3.) Alarms are Your Friend

There is nothing that draws a person’s attention quite like a car alarm. If your alarm currently doesn’t work, you should certainly get it checked out soon. Not only do alarms deter thieves from sticking around to finish stealing your things, but it also alerts others in the area to the general location of said theft. Every time the alarm sounds is another chance for someone to notice that a robbery is taking place.

If you put these three tips into practice, you’ll stand a good chance of not having to deal with the aftermath of a vehicle break in. The most important tip to remember here is keeping valuables out of sight! However, if the worst should happen, look no further than AllStar Windshield for auto glass replacement and repair. We’ll be here to clean up the pieces. Call us at 800-900-1505, or fill out our online contact form.

Safety Tips on Sharing the Road for Bike Riders and Car Drivers

We have all been in a situation, regardless of being in a car or on a bike, where we felt as though there was not enough room on the road. This can lead to frustration for all parties involved, but, fortunately, there are a few ways we can go about making the road a more hospitable place for all commuters. Particularly now, when bicycling has become a major mode of transportation for urban dwellers. From 2000 to 2009, the number of bike commuters grew 70% across the entire country, and that percentage was even higher in more heavily settled areas. This comes as no surprise, as riding a bike has numerous benefits for both your health and the environment. Take a look at our tips for keeping things copacetic on the road, because you might think you’re a good driver, but you could be wrong.

Safety Tips for Bikers

  • Safety gear is a must! Okay this might be an obvious one, but many bike riders seem to forget about utilizing the correct equipment to protect themselves. At the very least, you should be wearing a helmet when you hit the road. Taillights and headlights are also recommended for cycling around sunrise, sunset, and at night. In addition to having lights on your bike, it is recommended one utilize reflective clothing when biking during times of low visibility, especially at night.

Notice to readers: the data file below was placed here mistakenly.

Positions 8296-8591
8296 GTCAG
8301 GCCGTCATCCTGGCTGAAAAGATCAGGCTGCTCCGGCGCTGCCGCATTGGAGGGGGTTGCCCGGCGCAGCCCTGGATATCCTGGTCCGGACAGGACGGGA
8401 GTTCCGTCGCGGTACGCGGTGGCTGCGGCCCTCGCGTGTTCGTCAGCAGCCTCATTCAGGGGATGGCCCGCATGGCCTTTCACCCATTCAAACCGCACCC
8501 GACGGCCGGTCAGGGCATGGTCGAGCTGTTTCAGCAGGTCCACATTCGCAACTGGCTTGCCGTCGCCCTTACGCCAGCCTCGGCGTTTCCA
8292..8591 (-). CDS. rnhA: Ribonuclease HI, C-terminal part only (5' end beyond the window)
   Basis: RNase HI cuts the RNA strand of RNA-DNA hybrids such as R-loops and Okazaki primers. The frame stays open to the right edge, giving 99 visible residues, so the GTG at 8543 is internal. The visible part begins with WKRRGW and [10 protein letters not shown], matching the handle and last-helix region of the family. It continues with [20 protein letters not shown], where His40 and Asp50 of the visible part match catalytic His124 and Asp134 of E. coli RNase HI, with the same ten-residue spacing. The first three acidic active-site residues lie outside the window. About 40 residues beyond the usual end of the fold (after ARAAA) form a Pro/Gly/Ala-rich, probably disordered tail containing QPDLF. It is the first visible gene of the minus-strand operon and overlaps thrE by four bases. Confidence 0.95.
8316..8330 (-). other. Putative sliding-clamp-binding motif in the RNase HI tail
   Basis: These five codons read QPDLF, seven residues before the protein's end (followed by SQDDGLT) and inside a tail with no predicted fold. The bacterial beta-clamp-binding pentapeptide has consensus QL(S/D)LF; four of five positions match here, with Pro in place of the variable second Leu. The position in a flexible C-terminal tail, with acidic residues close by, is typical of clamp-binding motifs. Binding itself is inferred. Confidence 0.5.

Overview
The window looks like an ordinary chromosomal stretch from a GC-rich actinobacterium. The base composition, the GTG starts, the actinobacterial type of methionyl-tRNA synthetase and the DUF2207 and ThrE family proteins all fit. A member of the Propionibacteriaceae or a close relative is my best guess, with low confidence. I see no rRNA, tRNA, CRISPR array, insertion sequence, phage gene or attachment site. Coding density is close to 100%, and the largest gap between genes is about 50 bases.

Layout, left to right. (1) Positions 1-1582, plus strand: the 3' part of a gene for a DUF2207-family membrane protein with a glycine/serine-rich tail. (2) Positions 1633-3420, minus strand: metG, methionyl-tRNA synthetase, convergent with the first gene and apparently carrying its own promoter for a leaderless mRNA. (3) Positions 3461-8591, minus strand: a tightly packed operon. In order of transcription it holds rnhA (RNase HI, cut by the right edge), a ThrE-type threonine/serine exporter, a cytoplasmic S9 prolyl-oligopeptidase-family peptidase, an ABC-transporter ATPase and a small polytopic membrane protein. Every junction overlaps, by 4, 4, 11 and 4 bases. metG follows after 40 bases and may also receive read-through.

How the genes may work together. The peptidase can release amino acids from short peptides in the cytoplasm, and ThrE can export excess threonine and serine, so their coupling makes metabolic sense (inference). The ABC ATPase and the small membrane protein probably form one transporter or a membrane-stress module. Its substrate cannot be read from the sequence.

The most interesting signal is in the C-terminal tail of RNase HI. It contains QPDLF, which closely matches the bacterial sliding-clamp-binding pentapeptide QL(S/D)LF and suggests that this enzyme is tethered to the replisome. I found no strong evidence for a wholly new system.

• Obey the rules of the road. It might seem effortless to glide along the streets of a sprawling metropolis, but this does not mean the general rules of the road do not apply to bike riders. While on your bike, always stop at both red lights and stop signs, and be sure to adhere to all traffic signs. Also, a bike is considered a road vehicle just like a car is, so it is smartest to travel along the same traffic patterns as the other vehicles on the road.
  • Stay to the right! While some roadways can truly make this difficult, it is a best practice to stay on the right side of the street you are traveling on. Some streets have designated bike lanes, which makes this tip much easier to follow. However, if there is no bike lane, it is good to leave enough space for cars to pass you while sticking to the right side of the road. Be sure to leave enough space between you and any parked cars on the road too, just in case someone suddenly exits their vehicle.

Safety Tips for Drivers

  • Be Mindful of the road! This is an easy one, and a tip that applies to a variety of scenarios when operating a motor vehicle. Keep your eyes on the road, and away from your cellphone or other distractions.
  • Treat bike riders the same as cars. Even though bicyclists are not protected by the metal frame of a vehicle, it does not mean they have less of a stake on the roadway. To repeat an earlier point, bicycles are considered road vehicles just like a car, so give them appropriate space and proper right of way.